toronto reporter harassment

Toronto reporter shuts down inappropriate guy during live broadcast

Photo bombs and unwanted remarks during live broadcasts have unfortunately become the norm and the source of many citable memes over the years. However, they almost always present an uncomfortable challenge for a person who's simply just trying to do their job. 

On Friday, CityNews anchor and reporter Michelle Mackey was reporting live from McVeigh's Irish Pub in downtown Toronto to celebrate St. Patrick's Day. 

Over the course of her segment, one pubgoer in the background is seen peeking his head over Mackey's shoulders for some air time, and is also seen making suggestive hand gestures. 

"I wasn't aware of what was happening behind me but watching the video back I feel so violated." Mackey wrote on Twitter. "Shocking that people would still pull this on live TV. Everyone can see you doing this, your parents, your employer....Felt good to tell him off on live TV when he tried it again."

The same man is seen lurking in the background as Mackey tries to film her broadcast, and after turning around, she finally tells the man, "you've had your time, off you go." 

Fellow CityNews anchor Melissa Nakhavoly also tweeted about the situation, writing that these types of disruptions affect female reporters way too often.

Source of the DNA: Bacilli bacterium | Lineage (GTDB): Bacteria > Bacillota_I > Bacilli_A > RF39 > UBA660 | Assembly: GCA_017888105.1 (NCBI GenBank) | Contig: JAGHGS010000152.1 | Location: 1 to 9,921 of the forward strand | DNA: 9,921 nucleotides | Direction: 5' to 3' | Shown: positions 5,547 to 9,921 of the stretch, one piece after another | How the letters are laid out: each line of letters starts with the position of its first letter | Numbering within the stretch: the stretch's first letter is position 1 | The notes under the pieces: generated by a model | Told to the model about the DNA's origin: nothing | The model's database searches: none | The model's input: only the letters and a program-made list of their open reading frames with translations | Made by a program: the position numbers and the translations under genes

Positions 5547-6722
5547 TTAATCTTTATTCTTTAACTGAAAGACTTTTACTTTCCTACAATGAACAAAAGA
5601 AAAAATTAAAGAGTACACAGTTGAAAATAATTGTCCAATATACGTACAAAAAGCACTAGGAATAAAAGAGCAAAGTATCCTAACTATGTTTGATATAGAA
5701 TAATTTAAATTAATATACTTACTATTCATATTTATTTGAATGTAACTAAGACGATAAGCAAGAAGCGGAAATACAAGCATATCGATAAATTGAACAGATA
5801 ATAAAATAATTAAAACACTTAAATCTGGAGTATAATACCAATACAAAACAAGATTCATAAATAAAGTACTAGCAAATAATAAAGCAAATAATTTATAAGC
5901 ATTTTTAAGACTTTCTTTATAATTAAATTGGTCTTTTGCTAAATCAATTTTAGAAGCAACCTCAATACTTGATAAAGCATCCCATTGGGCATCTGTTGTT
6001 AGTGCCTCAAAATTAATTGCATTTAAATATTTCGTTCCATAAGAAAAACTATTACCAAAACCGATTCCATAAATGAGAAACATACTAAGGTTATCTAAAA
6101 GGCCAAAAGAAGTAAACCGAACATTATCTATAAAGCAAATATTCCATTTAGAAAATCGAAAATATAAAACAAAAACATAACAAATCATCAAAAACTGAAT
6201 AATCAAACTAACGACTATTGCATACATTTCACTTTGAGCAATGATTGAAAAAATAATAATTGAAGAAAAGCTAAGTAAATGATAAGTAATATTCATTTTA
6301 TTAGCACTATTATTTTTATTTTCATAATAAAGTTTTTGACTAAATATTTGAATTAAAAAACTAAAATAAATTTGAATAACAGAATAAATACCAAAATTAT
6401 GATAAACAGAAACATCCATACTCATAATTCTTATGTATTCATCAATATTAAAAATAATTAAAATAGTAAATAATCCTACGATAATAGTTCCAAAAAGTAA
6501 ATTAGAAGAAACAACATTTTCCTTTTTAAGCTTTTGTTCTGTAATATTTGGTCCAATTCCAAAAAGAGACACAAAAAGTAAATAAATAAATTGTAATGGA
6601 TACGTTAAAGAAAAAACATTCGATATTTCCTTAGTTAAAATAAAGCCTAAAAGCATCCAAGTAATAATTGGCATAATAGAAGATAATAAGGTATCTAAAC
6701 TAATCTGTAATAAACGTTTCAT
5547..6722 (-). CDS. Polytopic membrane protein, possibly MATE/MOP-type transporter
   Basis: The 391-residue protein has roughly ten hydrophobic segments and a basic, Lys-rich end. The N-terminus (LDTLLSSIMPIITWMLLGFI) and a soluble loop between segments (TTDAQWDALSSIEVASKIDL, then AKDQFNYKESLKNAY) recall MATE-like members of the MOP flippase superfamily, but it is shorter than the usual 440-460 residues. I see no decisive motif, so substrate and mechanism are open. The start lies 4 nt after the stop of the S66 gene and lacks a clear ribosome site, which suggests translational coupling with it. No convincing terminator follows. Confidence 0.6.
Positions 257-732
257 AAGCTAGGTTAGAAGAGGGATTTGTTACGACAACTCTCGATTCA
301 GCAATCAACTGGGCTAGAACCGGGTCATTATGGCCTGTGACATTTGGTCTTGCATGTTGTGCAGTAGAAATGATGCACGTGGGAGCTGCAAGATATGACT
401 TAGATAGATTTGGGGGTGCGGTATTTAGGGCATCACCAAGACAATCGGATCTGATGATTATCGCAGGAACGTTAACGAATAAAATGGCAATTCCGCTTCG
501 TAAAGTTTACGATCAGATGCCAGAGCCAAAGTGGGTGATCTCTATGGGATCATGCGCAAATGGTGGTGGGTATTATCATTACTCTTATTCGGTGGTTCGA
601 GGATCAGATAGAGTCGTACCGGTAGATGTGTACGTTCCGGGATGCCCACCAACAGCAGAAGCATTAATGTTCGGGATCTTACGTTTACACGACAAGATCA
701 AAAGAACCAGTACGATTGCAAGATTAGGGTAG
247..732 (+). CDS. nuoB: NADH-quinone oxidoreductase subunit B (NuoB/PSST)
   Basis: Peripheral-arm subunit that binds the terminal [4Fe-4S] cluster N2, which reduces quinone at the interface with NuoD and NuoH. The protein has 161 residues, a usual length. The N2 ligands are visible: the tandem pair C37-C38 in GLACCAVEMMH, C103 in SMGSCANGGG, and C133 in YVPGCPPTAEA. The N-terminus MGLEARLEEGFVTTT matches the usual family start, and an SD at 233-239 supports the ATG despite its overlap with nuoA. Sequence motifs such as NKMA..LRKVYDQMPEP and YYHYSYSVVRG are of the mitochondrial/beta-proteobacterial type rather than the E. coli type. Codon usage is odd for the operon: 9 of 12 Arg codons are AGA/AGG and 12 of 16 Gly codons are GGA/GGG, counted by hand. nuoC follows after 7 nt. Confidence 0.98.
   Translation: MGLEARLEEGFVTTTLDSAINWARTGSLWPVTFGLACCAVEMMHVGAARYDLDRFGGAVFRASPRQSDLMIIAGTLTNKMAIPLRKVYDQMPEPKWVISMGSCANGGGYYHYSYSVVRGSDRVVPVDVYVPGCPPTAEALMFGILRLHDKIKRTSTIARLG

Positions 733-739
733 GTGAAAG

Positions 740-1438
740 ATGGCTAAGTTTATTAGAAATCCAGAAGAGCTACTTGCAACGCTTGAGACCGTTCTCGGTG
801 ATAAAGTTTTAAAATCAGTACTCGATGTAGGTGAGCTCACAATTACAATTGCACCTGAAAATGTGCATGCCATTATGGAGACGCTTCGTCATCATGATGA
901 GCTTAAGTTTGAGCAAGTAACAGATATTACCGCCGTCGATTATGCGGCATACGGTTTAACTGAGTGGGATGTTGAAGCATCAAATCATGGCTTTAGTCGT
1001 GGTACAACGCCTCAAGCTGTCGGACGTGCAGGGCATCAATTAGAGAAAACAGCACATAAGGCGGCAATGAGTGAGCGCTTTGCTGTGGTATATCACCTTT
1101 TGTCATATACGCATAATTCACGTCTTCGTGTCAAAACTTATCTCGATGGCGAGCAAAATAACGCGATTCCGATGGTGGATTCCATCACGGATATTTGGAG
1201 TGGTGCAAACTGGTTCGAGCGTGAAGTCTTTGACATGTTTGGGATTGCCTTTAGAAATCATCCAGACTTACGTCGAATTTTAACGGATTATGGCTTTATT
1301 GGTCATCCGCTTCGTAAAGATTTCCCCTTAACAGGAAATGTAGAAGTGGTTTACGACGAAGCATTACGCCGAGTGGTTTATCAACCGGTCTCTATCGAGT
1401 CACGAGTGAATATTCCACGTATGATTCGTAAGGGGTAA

"Was watching this disgusting behaviour while it was live and it grosses me out how a grown person can act incredibly immature and inappropriate," Nakhavoly tweeted. "This type of thing happens WAY too often. More often than made public especially to female reporters. Enough is enough."

Most people came to the defence of Mackey, praising her for standing up against the intoxicated pub patron and dealing with the matter professionally. 

However, others said they didn't understand the "outrage" and claimed that you can't expect to walk into a bar full of drunk people and expect "perfect behaviour." 

The overwhelming majority continued to stand up for Mackey, and noted that female reporters disproportionately face more inappropriate interruptions during live broadcasts than their male counterparts. 

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